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Bureau of Mines / Minerals yearbook: Metals, minerals, and fuels 1972
Year 1972, Volume 1 (1972)

Brown, Brinton C.
Cement,   pp. 247-287 ff. PDF (4.5 MB)

Page 250

variances for the following plants: San Juan Bautista, Calif., from the San
Benito County Air Pollution Hearing Board; Ada, Okia., from the Oklahoma
Air Pollution Control Division; Portland, Cob.; Devils Slide, Utah; and Trident,
Mont. The illinois Pollution Control Board granted a variance to Marquette
Cement Manufacturing Co. for its Oglesby, Ill., plant. The Arizona Air Pollution
Control Hearing Board granted a 1-year extension to Arizona Portland Cement
Co. to operate its Rillito, Ariz., plant under a variance. The Minnesota
Pollution Control Agency extended its deadline to July 1974 for Universal
Atlas Cement Division of United States Steel Corp. to meet State standards.
Some companies failing to meet standards were cited. The South Carolina Pollution.
Control Authority issued orders against Santee Portland Cement Co. and Giant
Portland Cement Co., located near Holly Hill, S.C. which require the firms
to meet all State air quality standards by March 30, 1974. The Michigan Air
Pollution Control Commission issued an order to the Huron Cement Div. of
National Gypsum Co. setting forth a compliance schedule for elimination of
dust emissions from kilns at the company's Alpena, Mich., plant. The order
was complied with on four kilns, but the -company determined that it was
not economical to install collectors for the remaining 12 kilns where dust
elimination was required. 
Other companies were defendants in legal actions. In a Consent Judgment settling
legal proceedings instituted against the American Cement Corp. at its Detroit,
Mi-ch. plant by the City of Detroit and Wayne County, the company spent $350,000
on pollution control facilities. Completion of air pollution abatement projects
at the General Portland Inc. plant in Chattanooga, Tenn., not only alleviated
legal pressure but the company was recognized by the Chattanooga-Hamilton
County Air Pollution Control Board as one of four companies that have met
1974 regulations 2 years ahead of schedule. Legal actions against General
Portland in Tampa, Fla., by the State were settled. When construction is
completed by mid-1973, the Tampa plant should be in compliance with all regulations
and the litigation instituted by the county should -be resolved. 
While Nevada Cement Co. and its parent firm, Centex -Corp., Dallas, Tex.,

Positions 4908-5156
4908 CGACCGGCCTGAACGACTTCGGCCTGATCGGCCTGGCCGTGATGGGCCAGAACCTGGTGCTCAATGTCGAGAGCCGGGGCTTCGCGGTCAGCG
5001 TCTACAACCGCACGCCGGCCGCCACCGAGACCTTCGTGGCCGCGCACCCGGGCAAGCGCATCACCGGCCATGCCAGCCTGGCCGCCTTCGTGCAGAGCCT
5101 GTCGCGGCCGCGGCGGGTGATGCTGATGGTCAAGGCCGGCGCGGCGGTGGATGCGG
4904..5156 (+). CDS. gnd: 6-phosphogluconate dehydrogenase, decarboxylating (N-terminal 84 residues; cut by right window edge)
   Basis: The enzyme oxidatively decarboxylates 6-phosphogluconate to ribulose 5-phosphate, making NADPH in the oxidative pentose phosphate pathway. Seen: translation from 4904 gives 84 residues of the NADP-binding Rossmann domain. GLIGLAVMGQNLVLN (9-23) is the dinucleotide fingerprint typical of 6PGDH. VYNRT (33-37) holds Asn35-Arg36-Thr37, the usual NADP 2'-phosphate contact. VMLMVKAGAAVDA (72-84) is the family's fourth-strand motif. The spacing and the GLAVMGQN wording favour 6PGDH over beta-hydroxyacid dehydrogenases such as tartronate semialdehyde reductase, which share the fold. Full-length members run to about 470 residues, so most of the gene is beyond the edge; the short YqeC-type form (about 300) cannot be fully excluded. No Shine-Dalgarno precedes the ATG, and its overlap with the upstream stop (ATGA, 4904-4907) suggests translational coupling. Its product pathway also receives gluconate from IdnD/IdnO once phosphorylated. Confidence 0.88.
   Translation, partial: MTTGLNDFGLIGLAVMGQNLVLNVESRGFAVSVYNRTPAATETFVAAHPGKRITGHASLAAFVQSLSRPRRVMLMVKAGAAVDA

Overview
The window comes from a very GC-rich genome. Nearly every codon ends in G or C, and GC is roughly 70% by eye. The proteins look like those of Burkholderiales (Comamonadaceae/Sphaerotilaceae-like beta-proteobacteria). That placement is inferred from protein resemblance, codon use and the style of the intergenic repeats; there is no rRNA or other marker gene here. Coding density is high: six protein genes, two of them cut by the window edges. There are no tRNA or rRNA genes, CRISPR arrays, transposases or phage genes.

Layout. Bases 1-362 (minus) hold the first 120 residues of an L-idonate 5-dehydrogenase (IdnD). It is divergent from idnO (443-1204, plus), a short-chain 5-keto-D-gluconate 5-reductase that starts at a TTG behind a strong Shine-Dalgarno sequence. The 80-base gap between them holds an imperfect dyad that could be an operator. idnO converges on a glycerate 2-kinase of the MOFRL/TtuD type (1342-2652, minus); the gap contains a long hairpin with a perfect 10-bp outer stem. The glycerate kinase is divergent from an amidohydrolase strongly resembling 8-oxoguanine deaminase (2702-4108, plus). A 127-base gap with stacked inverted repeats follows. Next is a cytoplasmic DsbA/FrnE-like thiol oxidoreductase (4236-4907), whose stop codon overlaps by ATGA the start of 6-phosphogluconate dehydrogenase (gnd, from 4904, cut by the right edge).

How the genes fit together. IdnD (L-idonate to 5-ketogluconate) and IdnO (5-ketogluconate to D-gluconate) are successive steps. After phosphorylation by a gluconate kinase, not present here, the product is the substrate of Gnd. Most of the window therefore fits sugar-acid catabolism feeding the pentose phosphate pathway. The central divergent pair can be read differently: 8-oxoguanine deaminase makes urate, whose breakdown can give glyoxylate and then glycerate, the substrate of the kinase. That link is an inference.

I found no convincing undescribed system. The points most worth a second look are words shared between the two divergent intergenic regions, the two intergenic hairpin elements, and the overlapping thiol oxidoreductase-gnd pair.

appealed to the Nevada Supreme Court to reverse a distri-ct court's decision
awarding $1,865,298 to 85 residents in Fernley, Nev., a second suit was filed
on March 6, 1972. This suit was filed by 9 individuals in the District Court
of Lyons County purportedly as a class action alleged to include some 2,000
persons seeking nearly $43 million. 
 In November, Harris County, Tex., as plaintiff, brought suit against Ideal
Cement Co., alleging that at its Galena Park cement plant operations, wastes
were discharged into waters of the State of Texas in contravention of its
waste discharge permit and of orders, rules, and regulations of the Texas
Water Quality Board. Representatives of the Midcoastal Sportsmen's Club and
the National Audubon Society filed protests against an application by Lone
Star Industries Inc. for additional permits to dredge oyster shells at several
new locations in San Antonio Bay. Only conditional permits were -being issued
while awaiting results of a study being conducted by Texas A&M University
in cooperation with the Texas Parks and Wildlife Department. The study was
ordered by the Corps of Engineers because of protests in past years over
possible damage to the environment resulting from shell dredging in Texas
-coastal waters. 
 Keystone Portland Cement Co. was helping maintain a regular flow in Monocacy
Creek by pumping water into it from its Bath, Pa., quarry. Sections of the
creek in Northampton County had been dry and the quality of the quarry water
is good so it posed no danger to aquatic life. National Portland -Cement
Co. filed a permanent plan to treat the effluent from the wet scrubber system
at its Brodhead, Pa., plant to assure that water will not harm aquatic life
in Monoca-cy Creek. The -company plans to donate $10,000 to the State of
Pennsylvania for the improvement of streams. 
 At its Permanente, Calif. operation Kaiser Cement & Gypsum Corp. granted
the Santa Clara County Board of Supervisors an easement deed guaranteeing
preservation of Permanente Ridge against quarrying below the 1500-foot level
to maintain the scenic backdrop for -county residents. The company retained
a landscape architectural firm to develop a program of revegetation for sections
of the quarry in which mining was completed. The 5-year 

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